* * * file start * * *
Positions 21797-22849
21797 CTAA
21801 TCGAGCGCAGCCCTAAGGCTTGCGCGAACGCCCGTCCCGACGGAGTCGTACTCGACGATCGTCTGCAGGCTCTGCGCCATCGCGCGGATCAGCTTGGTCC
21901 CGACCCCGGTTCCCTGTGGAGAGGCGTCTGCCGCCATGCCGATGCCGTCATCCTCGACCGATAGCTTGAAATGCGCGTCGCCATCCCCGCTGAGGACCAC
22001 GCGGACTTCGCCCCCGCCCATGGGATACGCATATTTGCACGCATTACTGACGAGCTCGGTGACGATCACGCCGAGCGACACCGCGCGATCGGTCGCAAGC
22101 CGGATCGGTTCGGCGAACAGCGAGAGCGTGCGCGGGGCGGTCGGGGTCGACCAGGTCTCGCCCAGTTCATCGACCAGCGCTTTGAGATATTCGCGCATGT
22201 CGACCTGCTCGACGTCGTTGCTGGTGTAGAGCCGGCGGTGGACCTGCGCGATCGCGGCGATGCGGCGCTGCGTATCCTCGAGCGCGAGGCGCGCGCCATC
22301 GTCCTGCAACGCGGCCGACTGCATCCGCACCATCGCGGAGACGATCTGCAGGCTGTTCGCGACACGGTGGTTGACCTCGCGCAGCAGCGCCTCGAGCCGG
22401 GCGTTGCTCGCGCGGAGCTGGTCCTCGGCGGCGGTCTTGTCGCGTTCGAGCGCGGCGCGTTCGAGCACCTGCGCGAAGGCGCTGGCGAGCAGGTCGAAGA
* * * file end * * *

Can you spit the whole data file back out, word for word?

Positions 21797-22849
21797 CTAA
21801 TCGAGCGCAGCCCTAAGGCTTGCGCGAACGCCCGTCCCGACGGAGTCGTACTCGACGATCGTCTGCAGGCTCTGCGCCATCGCGCGGATCAGCTTGGTCC
21901 CGACCCCGGTTCCCTGTGGAGAGGCGTCTGCCGCCATGCCGATGCCGTCATCCTCGACCGATAGCTTGAAATGCGCGTCGCCATCCCCGCTGAGGACCAC
22001 GCGGACTTCGCCCCCGCCCATGGGATACGCATATTTGCACGCATTACTGACGAGCTCGGTGACGATCACGCCGAGCGACACCGCGCGATCGGTCGCAAGC
22101 CGGATCGGTTCGGCGAACAGCGAGAGCGTGCGCGGGGCGGTCGGGGTCGACCAGGTCTCGCCCAGTTCATCGACCAGCGCTTTGAGATATTCGCGCATGT
22201 CGACCTGCTCGACGTCGTTGCTGGTGTAGAGCCGGCGGTGGACCTGCGCGATCGCGGCGATGCGGCGCTGCGTATCCTCGAGCGCGAGGCGCGCGCCATC
22301 GTCCTGCAACGCGGCCGACTGCATCCGCACCATCGCGGAGACGATCTGCAGGCTGTTCGCGACACGGTGGTTGACCTCGCGCAGCAGCGCCTCGAGCCGG
22401 GCGTTGCTCGCGCGGAGCTGGTCCTCGGCGGCGGTCTTGTCGCGTTCGAGCGCGGCGCGTTCGAGCACCTGCGCGAAGGCGCTGGCGAGCAGGTCGAAGA